Grammar schools tend to have strong discipline and good behaviour

The vast majority of parents despair when children bring home stories of disruption and poor behaviour in the classroom.  They don’t like their children seeing rude or aggressive behaviour from other children. They don’t like to think of the disruption to learning if teachers are distracted and having to spend too much of their time managing behaviour.

Parents will try to keep their children “away” from such behaviour by choosing schools where they believe behaviour is good.  We all know about the parents who “adopt a faith” to get their children into faith schools.   If you think about it, particularly at primary level where academic results do not have much visibility, the popularity of faith schools is, in huge part, driven by parents’ desire for their children to be in a school with perceived good discipline and behaviour.  I am sure this is also a large part of the popularity of grammar schools. Parents perceive that teachers will be able to get on and teach – and their children will be able to focus on learning.

Perhaps, then, Theresa May’s reforms should refocus on the dog and drop the tail.  What if more schools adopt a grammar school ethos, but without the selection?  This would mean we have more schools which teach academic subjects to all pupils and ensure they are taught rigorously with pupils building up and retaining extensive knowledge.  And we would ensure that schools have the tools needed to ensure strong discipline and behaviour.

Theresa May said:   “I am announcing an ambitious package of education reforms to ensure that every child has the chance to go to a good school … that gives every child the best start in life … regardless of their background“.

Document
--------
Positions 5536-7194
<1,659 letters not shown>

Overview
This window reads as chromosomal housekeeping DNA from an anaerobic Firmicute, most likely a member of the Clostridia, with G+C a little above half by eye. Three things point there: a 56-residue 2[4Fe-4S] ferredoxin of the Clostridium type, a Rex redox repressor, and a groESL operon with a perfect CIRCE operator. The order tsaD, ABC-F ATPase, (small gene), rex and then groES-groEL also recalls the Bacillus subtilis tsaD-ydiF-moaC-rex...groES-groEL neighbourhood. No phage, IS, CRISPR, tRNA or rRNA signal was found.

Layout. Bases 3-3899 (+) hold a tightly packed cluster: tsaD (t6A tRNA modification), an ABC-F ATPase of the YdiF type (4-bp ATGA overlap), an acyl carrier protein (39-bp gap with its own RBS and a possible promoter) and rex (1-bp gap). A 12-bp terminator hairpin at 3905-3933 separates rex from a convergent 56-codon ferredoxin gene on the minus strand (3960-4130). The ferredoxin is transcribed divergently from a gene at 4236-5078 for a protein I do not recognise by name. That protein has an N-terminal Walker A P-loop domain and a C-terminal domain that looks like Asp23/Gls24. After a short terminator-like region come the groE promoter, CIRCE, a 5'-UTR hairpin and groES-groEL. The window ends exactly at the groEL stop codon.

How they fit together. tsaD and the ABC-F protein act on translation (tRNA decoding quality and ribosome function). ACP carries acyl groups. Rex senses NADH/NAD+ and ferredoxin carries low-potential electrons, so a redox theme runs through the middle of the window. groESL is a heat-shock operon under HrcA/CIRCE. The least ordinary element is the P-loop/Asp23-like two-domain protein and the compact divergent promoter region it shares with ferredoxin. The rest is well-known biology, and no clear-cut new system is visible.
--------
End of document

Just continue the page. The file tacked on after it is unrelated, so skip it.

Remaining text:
I hope this is, indeed, where we end up.  In order to give every child the best start in life, regardless of their background, we need “grammar schools” for all who want them, with rigorous teaching as well as strong discipline and behaviour, but without academic selection.

2 thoughts on “To create what Theresa May wants, we need non-selective grammar schools for all

  1. Time to ask parents again…. and ask them well? No loaded questions. Not everyone is looking for an academic education.

  2. We should reflect on the fact that the overall performance of the UK’s educational system is still mediocre at best – We are way down the league tables in essential skills like mathematics and reading. So the idea that we have finally found a successful model is not right – it needs to keep evolving.

    I can’t see what is wrong with allowing certain schools to select a proportion of pupils according to various abilities, and especially pupils from poor families and failing areas. As Theresa May said: we already have selection by house price.

    I do think it is unhelpful to look to London for the answers. The WLFS has been a huge success but the circumstances that prevail in this borough are quite unusual.The potential customer base for a local school comprises a completely hollowed-out and socially engineered demographic of the very affluent middle-class together with poor families in social housing. There are veritable squadrons of Toby Youngs, able to buy the house but not pay the school fees as well, who are highly motivated to set up and run ambitious free schools. They have the resources and connections to do it, and they pull the socially-deprived cohort along with them in the process. Latin and Greek, debating society, top button done up, social mobility thrown in on top – all wonderful.

    But what about the more bog-standard parts of the UK with a bog-standard comprehensive down the road? Perhaps somewhere in Kent where many of the middle-income commuters forced out of London now live? I can understand why a new or expanded grammar school must seem very appealing.